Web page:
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Ubuntu Touch Audio stack for 13.10 release
Up until now, we've been using Android's AudioFlinger for playing back
and recording audio. Starting with tomorrow's image, that is no longer
true. Instead we're talking directly from PulseAudio to ALSA, or the
Android audio HAL when necessary.
In short, here's how PulseAudio now works:
* For normal playback and recording, PulseAudio talks directly to
alsa-lib, just as on the desktop.
* For detecting whether a headphone/headset is plugged in or not,
PulseAudio now has code for reading that from the Android kernel,
through the "switch" interface .
* For normal mixer setup, we use ALSA UCM  mixer files.
* For setting up voice calls, we talk to the Android Audio HAL through
a PulseAudio module.
This provides somewhat of a compromise between features and porting
effort: By using the ALSA library whenever we can, we can access
PulseAudio's timer scheduling and dynamic latency features. Having the
straightest path possible for playing back music should help efficiency
(and in extension, battery life). At least in theory - we haven't
actually done measurements.
Using the Audio HAL for everything mixer related would have been
optimal, but it turns out that the audio HAL is too smart: it refuses to
set up the mixer, unless PCM data is also sent to it, which is what we
wanted to avoid. So then we had to set up the mixer manually too.
However, we still could not avoid using the Audio HAL altogether: when
starting and stopping voice calls, the Audio HAL talks to the modem and
other components in the kernel to route the voice call between the modem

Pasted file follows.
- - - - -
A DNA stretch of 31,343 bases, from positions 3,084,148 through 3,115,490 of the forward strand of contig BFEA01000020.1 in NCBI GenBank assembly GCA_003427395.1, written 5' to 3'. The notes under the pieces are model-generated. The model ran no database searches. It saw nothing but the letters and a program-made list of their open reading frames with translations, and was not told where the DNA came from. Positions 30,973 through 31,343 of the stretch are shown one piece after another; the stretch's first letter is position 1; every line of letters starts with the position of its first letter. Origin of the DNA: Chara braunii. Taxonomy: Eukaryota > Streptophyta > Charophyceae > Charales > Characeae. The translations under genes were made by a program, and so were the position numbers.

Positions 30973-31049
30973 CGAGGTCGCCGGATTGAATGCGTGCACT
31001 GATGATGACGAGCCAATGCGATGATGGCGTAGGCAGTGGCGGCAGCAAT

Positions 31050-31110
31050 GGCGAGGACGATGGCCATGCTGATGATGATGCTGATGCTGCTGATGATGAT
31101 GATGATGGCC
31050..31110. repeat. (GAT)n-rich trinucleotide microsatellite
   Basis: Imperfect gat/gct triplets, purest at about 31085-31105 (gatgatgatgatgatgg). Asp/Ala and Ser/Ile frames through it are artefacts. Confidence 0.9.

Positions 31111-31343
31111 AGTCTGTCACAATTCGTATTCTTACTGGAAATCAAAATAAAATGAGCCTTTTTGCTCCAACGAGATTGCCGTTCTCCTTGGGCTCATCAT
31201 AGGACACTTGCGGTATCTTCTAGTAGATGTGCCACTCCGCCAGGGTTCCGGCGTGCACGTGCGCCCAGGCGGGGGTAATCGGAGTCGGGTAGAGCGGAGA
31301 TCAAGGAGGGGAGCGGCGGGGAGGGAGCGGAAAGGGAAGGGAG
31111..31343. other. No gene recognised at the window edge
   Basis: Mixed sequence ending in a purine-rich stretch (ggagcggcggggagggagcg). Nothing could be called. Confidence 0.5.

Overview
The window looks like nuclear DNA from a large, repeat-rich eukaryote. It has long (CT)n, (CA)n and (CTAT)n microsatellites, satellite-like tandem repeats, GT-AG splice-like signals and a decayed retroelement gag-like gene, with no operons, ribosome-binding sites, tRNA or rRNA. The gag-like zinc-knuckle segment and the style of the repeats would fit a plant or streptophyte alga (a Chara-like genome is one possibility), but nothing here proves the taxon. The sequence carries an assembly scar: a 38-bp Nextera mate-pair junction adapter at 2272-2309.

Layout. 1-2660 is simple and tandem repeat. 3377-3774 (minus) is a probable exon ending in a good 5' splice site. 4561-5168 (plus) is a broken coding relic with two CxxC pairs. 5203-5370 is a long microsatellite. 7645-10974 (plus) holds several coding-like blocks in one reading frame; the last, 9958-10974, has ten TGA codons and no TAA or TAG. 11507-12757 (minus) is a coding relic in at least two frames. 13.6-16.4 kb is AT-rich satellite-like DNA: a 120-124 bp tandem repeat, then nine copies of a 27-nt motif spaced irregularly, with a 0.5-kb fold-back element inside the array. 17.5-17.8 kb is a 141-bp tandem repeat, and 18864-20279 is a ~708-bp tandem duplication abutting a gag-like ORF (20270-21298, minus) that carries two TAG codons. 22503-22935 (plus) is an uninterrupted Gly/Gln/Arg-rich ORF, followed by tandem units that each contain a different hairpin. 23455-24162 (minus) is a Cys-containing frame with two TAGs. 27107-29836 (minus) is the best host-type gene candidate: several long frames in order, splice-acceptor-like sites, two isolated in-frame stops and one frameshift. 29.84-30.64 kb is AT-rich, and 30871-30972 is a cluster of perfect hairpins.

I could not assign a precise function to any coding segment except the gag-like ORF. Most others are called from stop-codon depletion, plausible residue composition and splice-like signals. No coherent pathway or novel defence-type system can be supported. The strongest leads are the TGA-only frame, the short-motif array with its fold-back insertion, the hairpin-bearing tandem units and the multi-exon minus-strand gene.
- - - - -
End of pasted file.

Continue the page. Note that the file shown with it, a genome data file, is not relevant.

and the sound card. Hence we ended up with this compromise approach.
== Current status ==
At the time of this writing, this is working best on Nexus 4. The Galaxy
Nexus works for the most part, except for bug 1217072. I intend to add
Nexus 7 support shortly. If anyone wants to help testing Nexus 10, let
== For porters: if you need to do the same ==
Unfortunately, this means some additional work for porters, because you
need to write UCM mixer files. What's worse, UCM is lacking good
documentation. For that reason, I hesitated somewhat before deciding to
actually use UCM at all, but it's the closest we have to a standard for
setting up mixers on embedded devices right now.
But to give you a two-minute crash course in UCM and how it's used in
Ubuntu Touch - start by having a look in
/usr/share/alsa/ucm/apq8064-tabla-snd-card/ directory (shipped with
alsa-lib). You'll need to create a similar directory for your device.
You'll find the right directory name if you look in /proc/asound/cards.
Second, look at apq8064-tabla-snd-card.conf. Rename and copy into your
own UCM directory. If you're making a tablet image (that can't make
voice calls), you can remove the VoiceCall part (and the corresponding
Third, look at the HiFi file. This is where all fun happens. Notice the
device names, which are hardcoded into telepathy-ofono and need to
match: "Speaker", "Earpiece" and "Headphone" for playback, plus
"Handset" and "Headset" for recording.
Fourth, if you need voice calls, also look at the VoiceCall file. Btw,
the verb names "HiFi" and "VoiceCall" also need to match.) This is
largely empty, because the mixer setup is handled by the Audio HAL, but
there is a twist here that took a while to get right: For PulseAudio's
UCM to work, it needs to open a PCM device. However, at the time where
UCM tests this, the voice call is not yet set up. So, you might need to
set up the mixer just a little, so that the PCM can open. (On desktops,
PCM can always open, regardless of mixer state. This is not always true
on embedded devices, that are using ASoC.) It's a bonus if you can find
a PCM that actually plays back audio, because then you can get
notification sounds while on the phone.
And this concludes the two minute crash course - happy porting!
(Side note: This has also been posted on my blog, but the blog link 
currently leads you to a blank page. I've reported the bug to the
relevant team in Canonical, but at the time of this posting, they have
not yet fixed it.)
David Henningsson, Canonical Ltd.